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Merger Arbitrage flexes its muscles

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Merger Arbitrage has proven to be the most resilient hedge fund strategy throughout the recent market sell-off. The ability of the strategy to protect capital through bad times is something we have underlined in the past and which is bolstered by historical evidence. This is part of the reason why we have been and remain highly constructive on the strategy (at Overweight). Since February 18th, the equity market peak, Merger Arbitrage is down -0.4%, while a 50/50 portfolio of equities and bonds is down -4.6% (based on an MSCI World and Barclays Global Aggregate Bond Index through March 3rd). The strategy was resilient in a context where deal spreads were stable through February 28th, before widening afterward.

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Merger Arbitrage flexes its muscles

Concurrently, cash levels in portfolios were elevated in early 2020. Seasonal factors, along with the tightness of deal spreads and the completion of several transactions in Q4 all contributed to the elevated cash levels of Merger Arbitrage strategies prior to the selloff. Thus, the recent widening of deal spreads opened opportunities for deploying capital in high conviction deals, i.e. those with an attractive risk/reward profile. Gross spreads on friendly deals have gone from 1% to between 2 and 3% in recent days. Managers started to deploy capital in a number of deals that they have already been invested in, such as Allergan vs. Abbvie and Tiffany vs. LVMH, to name a few. Managers also deployed capital in recently announced transactions such as HP vs. Xerox, E*TRADE vs. Morgan Stanley and UBI vs. Intesa. For some managers, we have seen gross exposures climbing significantly, from 60-70% to 90-100% of net assets.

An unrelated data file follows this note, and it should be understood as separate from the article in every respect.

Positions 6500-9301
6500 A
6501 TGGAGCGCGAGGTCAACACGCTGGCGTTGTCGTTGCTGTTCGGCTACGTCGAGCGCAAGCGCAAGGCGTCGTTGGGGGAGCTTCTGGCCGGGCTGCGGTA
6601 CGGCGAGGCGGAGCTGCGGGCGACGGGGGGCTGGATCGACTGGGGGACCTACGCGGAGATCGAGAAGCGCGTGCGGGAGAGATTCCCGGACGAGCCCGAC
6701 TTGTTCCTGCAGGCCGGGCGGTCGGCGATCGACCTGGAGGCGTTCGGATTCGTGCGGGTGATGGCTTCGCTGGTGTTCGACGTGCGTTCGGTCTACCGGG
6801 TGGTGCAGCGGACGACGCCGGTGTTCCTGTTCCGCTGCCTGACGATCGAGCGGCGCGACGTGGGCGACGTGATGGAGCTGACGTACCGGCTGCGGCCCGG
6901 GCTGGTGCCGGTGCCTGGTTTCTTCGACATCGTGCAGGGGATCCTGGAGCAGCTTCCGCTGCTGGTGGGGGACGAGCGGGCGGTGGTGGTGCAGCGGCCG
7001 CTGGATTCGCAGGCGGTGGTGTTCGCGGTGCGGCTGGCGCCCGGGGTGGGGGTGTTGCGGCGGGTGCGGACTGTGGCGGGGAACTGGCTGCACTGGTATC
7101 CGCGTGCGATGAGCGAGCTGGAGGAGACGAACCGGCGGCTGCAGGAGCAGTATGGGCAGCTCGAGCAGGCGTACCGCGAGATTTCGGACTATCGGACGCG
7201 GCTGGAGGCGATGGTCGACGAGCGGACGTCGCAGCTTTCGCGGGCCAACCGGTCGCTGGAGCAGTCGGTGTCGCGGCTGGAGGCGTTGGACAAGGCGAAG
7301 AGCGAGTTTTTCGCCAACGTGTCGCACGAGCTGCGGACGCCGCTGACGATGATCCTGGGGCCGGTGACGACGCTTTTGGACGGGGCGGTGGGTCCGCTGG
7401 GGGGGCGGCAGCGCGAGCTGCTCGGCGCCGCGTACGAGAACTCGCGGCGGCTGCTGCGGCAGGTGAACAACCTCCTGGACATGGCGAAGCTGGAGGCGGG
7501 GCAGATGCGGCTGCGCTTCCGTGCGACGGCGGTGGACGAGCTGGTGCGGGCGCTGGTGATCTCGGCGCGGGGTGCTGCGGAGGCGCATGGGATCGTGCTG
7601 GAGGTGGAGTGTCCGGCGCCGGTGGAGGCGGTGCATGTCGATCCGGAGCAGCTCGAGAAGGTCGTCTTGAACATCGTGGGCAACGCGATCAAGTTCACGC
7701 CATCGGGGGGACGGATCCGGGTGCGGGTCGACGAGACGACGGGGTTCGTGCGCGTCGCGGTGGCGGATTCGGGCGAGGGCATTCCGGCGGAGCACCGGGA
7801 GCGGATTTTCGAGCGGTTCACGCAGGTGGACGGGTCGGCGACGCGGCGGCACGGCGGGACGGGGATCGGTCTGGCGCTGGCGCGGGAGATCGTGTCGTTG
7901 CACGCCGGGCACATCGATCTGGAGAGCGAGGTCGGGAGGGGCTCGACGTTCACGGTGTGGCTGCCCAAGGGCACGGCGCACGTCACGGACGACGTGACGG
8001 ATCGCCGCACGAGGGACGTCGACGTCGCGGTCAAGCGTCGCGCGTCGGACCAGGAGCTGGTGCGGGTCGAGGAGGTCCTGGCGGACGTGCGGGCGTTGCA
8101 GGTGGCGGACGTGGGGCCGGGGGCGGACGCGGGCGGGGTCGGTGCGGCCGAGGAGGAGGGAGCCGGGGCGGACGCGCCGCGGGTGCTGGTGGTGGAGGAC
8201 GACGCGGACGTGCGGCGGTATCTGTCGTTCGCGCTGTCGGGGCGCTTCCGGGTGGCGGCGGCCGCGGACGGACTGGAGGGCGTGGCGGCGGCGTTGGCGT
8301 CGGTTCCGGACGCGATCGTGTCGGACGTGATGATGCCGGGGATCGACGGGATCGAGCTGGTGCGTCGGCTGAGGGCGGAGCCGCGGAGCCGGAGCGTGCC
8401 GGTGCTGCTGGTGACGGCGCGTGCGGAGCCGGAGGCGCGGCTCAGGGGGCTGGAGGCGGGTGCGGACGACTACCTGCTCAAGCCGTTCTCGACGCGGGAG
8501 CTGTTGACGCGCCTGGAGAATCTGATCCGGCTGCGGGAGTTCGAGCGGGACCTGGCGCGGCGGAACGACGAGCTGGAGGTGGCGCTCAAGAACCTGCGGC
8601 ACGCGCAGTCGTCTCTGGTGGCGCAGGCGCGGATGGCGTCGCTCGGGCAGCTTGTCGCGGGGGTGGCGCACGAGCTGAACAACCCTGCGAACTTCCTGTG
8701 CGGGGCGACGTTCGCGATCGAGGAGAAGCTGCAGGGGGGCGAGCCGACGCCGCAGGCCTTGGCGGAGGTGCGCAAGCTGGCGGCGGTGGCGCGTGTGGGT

Outside Merger Arbitrage, it is important to highlight the fact that L/S Credit and EM Macro strategies have also been resilient since Feb 18th (-0.6% and -1%, respectively). Our stance remains at Overweight on both strategies. On a negative note, CTA and Directional L/S Equity strategies underperformed during the same period (-3.6% and -3.2%, respectively). Our stance remains at Neutral on CTA and Underweight on Directional L/S Equity. Yet, within these strategies, dispersion is elevated. The top-performing CTA and Directional L/S within our samples still managed to post positive returns during this troubled period.